Former Labour leader Neil Kinnock has likened Euroscepticism in the Conservative party to Enoch Powell "winning the argument from his grave".
Lord Kinnock said there had been a shift in political attitudes towards Europe since the first referendum on Britain's membership in 1975.
He served as a European Commissioner and vice-president of the European Commission.
Like Powell, Lord Kinnock lost a campaign for a "No" vote 40 years ago.
Powell also famously delivered the controversial "Rivers of blood" speech in 1968, attacking immigration - a move that cost him his front-bench job under Tory leader Edward Heath.
Reflecting on the current EU referendum and 'Brexit' question, Lord Kinnock told BBC Radio Wales' Sunday Supplement programme: "I was really fearful of the pull of investment and jobs towards the centre of the then Common Market and away from areas like the one that I represented, Bedwellty at that time.
"What was evident - although I didn't realise it at the time - was at that very time the European Commission was working on the establishment of regional development funding and various priorities and activities that would counteract that pull of investment and jobs towards the centre.
"As the years have passed it's become increasingly obvious, not only because of the regional development fund which obviously assists Wales substantially, but also because of investment decisions made more broadly that have made the UK the biggest receiver of international direct investment in all of the single market, bigger even than Germany.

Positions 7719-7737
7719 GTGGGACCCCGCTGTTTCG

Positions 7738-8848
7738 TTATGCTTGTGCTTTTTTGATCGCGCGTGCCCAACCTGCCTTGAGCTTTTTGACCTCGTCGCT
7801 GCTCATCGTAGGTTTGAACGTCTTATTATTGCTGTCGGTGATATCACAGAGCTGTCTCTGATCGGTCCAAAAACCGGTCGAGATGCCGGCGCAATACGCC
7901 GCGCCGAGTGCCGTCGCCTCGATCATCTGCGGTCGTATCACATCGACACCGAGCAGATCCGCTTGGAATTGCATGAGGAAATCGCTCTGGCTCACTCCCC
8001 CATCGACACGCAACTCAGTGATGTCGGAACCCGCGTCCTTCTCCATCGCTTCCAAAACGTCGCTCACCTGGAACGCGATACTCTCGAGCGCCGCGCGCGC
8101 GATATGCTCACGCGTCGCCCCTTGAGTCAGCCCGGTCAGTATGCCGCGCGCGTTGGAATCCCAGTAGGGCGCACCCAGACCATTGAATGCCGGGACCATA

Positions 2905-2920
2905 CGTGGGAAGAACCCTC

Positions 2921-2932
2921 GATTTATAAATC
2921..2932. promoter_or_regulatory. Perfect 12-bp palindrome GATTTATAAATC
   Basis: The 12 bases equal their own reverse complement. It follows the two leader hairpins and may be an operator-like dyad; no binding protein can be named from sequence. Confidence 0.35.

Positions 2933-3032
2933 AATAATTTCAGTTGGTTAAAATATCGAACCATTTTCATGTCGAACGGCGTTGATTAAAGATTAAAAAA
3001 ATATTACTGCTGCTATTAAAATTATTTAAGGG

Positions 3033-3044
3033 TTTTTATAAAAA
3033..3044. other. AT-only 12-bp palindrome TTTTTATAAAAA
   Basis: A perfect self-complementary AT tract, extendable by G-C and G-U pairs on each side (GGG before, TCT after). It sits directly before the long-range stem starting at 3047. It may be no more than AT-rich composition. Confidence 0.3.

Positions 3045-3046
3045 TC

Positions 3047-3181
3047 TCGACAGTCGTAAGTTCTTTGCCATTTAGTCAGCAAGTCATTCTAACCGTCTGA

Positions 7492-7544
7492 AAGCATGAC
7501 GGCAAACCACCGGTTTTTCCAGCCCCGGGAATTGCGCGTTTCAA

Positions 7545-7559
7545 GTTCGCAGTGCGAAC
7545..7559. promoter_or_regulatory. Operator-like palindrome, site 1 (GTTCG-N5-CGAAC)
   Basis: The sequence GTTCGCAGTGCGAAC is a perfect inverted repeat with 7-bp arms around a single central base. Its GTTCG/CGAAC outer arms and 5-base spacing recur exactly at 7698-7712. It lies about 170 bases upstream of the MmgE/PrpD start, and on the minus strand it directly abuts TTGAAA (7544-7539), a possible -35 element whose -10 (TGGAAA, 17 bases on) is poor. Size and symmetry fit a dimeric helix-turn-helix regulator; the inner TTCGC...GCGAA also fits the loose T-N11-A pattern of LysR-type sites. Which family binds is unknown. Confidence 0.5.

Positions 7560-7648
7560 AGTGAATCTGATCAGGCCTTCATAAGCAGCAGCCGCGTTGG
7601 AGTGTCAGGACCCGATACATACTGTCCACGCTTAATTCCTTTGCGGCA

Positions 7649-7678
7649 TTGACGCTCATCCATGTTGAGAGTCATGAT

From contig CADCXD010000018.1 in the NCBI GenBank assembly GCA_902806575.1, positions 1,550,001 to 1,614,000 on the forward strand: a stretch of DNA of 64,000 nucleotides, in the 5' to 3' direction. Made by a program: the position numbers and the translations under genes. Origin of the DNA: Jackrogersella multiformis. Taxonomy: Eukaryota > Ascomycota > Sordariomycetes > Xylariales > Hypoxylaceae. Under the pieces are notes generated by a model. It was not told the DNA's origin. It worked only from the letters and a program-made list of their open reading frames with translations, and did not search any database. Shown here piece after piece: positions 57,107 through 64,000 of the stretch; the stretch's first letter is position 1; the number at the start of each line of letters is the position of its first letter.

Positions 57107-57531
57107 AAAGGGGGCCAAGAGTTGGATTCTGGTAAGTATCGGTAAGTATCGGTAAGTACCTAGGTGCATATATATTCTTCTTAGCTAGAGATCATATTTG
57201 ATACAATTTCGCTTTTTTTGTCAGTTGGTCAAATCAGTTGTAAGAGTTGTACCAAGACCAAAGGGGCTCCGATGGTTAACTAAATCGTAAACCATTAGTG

"They are the two big changes politically and - vitally - economically that have taken place over the intervening years and radically and profoundly and I think irreversibly changed minds in Labour movement."
Lord Kinnock added: "It doesn't apply to all Tories - far from it - but there is an activist element, a zealous element and ideological element almost that's pulled that party in the other direction."
Speaking about Prime Minister David Cameron's draft plan to reform the UK's membership of the EU, particularly around migration, Lord Kinnock said David Cameron was "responsible for leading himself up this particularly dark alley".
"For instance, people don't generally know that there are no out of work benefits claimable as of right, by immigrants generally, including EU immigrants," he said.
"So what we are talking about only, is in work benefits, that's to say tax credits and anything associated with being eligible to claim a supplement to your wage.
"But by definition of course, you have to be working before you can make such a claim, by getting the focus so explicitly on this, I think there is a danger that David Cameron has given himself such a bar, especially in terms of the Conservative manifesto, that was always going to be virtually impossible to clear.
"The best he can do and I think he has probably achieved this, is arrangements which will ensure that the in-work benefits are abated substantially, without breaching laws of free movement. That's complex but doable."